And then as we have stated before, more broadly on the issue, we could not be more clear on this: The United States does not provide funding to the Taliban. The State Department and USAID continue to work with the World Bank, with the UN, with NGOs, and other implementing partners and likeminded governments to provide humanitarian and basic needs assistance to the people of Afghanistan, not to the Taliban. And we require all of our partners that we work with to have safeguards in place to assure the assistance reaches those who need it. We have robust monitoring and reporting requirements from NGOs that implement any programs, including in unstable and unfriendly environments. And I would say we have – there are several examples in which we have suspended operations where we suspected Taliban interference with the humanitarian efforts.
MR MILLER: Yeah.
QUESTION: So can you make – so can you – can you give some details about those specific aids that were suspended?
MR MILLER: Were suspended?
MR MILLER: Sure. We have suspended operations in Ghor Province following evidence of continued attempts by the Taliban to prevent – to divert assistance. The World Food Program has halted distributions in two districts of Ghazni Province from January to April, when local officials attempted to interfere in distribution. In April, another U.S. Government partner suspended activities in Uruzgan Province after the Taliban issued demands to provide transportation support to Taliban representatives and otherwise interfered in staff recruitment processes. So we have been very clear: We do not provide funding for the Taliban, and we have very strict monitoring and compliance processes in place for the partners with which we do work.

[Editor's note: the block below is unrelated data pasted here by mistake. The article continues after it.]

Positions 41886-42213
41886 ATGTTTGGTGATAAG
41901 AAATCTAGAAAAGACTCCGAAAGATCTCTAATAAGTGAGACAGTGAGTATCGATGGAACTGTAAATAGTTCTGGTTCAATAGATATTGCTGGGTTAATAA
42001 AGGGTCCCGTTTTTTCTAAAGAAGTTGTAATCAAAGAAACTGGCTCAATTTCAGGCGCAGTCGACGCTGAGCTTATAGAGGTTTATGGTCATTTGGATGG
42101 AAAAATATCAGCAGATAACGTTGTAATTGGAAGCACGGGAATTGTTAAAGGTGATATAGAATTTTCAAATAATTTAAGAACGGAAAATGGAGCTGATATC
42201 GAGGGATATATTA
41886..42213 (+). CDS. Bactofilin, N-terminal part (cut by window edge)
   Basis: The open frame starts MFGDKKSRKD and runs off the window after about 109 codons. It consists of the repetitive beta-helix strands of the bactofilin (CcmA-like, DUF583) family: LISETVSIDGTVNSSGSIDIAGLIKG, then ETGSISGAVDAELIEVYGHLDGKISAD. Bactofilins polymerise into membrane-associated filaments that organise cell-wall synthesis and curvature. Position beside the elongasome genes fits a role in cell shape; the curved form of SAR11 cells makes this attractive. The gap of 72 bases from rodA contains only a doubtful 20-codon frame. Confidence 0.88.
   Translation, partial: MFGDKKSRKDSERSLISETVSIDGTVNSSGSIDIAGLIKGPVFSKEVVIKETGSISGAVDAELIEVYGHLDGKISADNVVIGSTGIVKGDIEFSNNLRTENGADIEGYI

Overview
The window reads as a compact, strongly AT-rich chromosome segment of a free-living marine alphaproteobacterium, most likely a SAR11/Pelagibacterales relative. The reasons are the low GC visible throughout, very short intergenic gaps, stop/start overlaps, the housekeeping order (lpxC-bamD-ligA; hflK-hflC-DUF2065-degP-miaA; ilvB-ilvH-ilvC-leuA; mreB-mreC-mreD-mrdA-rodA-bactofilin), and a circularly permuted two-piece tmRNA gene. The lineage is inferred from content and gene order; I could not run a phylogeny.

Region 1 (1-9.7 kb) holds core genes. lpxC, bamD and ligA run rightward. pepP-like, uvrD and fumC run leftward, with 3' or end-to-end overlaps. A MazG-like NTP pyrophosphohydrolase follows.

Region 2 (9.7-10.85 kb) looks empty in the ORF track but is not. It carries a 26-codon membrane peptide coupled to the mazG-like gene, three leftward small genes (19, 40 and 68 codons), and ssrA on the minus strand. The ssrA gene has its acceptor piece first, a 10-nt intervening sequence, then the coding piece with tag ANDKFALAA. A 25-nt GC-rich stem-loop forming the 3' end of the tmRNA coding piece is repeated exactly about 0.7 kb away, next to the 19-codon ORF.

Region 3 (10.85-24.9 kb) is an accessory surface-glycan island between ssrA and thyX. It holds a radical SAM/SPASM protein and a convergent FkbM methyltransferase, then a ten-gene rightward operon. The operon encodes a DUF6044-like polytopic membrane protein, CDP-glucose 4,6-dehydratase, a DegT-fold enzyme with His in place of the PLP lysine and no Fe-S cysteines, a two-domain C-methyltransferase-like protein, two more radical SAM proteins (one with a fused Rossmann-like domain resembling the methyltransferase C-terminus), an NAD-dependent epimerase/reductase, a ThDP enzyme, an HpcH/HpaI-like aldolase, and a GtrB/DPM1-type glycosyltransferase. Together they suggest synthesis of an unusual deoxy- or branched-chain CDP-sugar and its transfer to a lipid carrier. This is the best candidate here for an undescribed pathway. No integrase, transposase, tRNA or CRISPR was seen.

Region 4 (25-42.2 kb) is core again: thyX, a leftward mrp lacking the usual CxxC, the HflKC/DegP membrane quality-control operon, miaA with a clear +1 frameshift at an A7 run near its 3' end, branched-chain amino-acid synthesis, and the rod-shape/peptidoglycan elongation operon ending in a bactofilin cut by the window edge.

QUESTION: Thank you.
MR MILLER: Go ahead.
QUESTION: Thank you. You might have seen the reports of Wall Street Journal that South Korea is proceeding the plan with United States to transfer artillery rounds for Ukraine with – by United States. So do you have anything to provide to us about this ongoing diplomatic discussion between United States and South Korea?
MR MILLER: As usual, we will keep the subject of private diplomatic conversations private. But the United States has led a worldwide effort since before even the onset of this conflict to secure assistance from our partners and allies around the world to support the Ukrainian military and support the Ukrainian people in defending themselves. It’s been a top priority for this, but I – for us, but I wouldn’t want to speak to our conversations with any one country.